Being unconsciously competent
By Robert Rosser
Special to The Citizen
Most of us have never heard this term, but experience it nearly it every day while driving to work. Think back a moment when you were just a child and your parent let you sit in their lap and steer the car. You have no appreciation for the pedals on the floor, the gear shifter or turn signals, but as far as you knew, you were driving the car; the state of blissful unconscious incompetence. Fast forward a few years to the moment you were taking the road test for your driver’s license. With a nervous grip on the wheel and the examiner in the passenger seat, you suddenly become aware that you are consciously incompetent. After many years of experience you now get in the car, and without really thinking about it, you drive yourself to work. Upon arrival, you may even wonder, “How did I get here?” Of course, you know you drove, but the activities between point A and B is merely a blur. You reached the point of unconscious competency!
So it is with practicing a medical discipline. Patients present clinical presentations and without hesitation you intuitively know what to prescribe and how to treat. This is a good example of unconscious competency. Do you have that same level of unconscious competence when it comes to the business operation of your practice?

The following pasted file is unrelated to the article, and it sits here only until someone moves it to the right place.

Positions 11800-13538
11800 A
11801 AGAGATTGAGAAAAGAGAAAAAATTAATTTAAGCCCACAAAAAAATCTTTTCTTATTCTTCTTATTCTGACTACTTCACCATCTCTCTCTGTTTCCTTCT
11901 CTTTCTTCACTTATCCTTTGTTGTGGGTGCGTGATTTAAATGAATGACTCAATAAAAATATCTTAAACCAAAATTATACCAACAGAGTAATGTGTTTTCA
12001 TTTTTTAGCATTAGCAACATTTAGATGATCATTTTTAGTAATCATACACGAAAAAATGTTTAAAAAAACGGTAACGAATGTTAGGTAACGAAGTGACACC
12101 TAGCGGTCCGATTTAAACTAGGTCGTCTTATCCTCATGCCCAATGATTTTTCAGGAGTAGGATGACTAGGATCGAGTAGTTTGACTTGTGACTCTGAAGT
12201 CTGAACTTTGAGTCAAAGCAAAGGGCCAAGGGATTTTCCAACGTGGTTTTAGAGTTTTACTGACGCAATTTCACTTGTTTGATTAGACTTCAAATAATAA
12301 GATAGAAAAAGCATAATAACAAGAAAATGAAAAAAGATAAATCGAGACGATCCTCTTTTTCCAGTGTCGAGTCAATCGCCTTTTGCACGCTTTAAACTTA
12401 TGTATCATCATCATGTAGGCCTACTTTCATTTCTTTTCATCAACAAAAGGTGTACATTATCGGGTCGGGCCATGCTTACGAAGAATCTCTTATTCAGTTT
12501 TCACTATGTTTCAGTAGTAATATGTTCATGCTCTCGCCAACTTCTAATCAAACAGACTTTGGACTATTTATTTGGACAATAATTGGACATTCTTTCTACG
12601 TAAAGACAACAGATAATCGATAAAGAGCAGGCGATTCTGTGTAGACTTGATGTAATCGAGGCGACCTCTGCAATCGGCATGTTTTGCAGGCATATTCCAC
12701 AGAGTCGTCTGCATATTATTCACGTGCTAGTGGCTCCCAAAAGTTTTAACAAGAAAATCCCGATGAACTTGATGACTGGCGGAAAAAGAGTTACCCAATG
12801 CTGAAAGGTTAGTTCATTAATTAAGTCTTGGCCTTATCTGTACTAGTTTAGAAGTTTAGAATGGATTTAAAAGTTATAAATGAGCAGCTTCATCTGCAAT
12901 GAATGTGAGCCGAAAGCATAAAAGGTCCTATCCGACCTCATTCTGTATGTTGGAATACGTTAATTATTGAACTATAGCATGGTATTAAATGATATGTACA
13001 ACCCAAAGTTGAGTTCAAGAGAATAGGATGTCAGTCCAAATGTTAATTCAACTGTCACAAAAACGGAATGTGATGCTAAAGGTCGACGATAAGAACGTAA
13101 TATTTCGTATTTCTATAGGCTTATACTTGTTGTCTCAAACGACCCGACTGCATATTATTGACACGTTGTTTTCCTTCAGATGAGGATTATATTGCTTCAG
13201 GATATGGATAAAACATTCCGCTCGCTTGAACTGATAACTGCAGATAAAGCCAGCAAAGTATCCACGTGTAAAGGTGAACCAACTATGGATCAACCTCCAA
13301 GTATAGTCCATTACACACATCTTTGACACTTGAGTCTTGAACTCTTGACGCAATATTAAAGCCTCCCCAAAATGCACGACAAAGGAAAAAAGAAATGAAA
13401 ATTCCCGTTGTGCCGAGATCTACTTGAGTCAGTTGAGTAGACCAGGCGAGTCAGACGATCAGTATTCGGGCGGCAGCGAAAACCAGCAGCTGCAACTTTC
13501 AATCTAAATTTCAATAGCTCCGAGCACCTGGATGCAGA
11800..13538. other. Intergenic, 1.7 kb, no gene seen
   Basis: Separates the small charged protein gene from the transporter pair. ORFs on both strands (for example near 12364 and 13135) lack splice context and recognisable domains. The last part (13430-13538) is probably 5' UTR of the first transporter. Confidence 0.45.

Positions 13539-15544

While unconscious competence is desired in all business functions, there is no other place more important than with customer service. Most medical providers measure their customer service based on their professional training, whereas most patients use many more metrics to measure whether their customer service experience was good or bad.
Your patient’s yardstick for measuring customer service is virtually the same yardstick they use when they visit their local retailer, restaurant, or coffee shop. In short, if they experience poor customer service, they are likely to tell everyone they know and probably not shop their again. The same holds true for medical practices. Becoming unconsciously competent with customer service is beneficial for your patients, your staff and your bottom line performance.
Need proof that your office may be unconsciously incompetent regarding customer service? Patient satisfaction surveys conducted over many years with hundreds of practices reveal that patients may like their doctor, but had many dislikes about the overall experience. Perhaps as no surprise, patients rate “wait time” as their number one complaint. Impersonal staff, difficulty in getting an appointment, and an inattentive doctor rate poorly in the survey as well. Yet, most practices surveyed believe they were providing excellence in customer service. As these practices reviewed their survey results, they immediately experienced conscious incompetence!
Becoming unconsciously competent is not out of reach. It merely requires that we first move from unconsciously incompetent and become consciously incompetent. Making conscious improvements in your customer service today will become second nature tomorrow. Soon, you and your staff will become unconsciously competent when it comes to providing excellence in customer service.
Rosser is the owner and senior consultant at Primoro, Inc. He is a featured speaker for a variety medical societies and organizations. He writes a popular medical practice management blog at www.primoro.blogspot.com.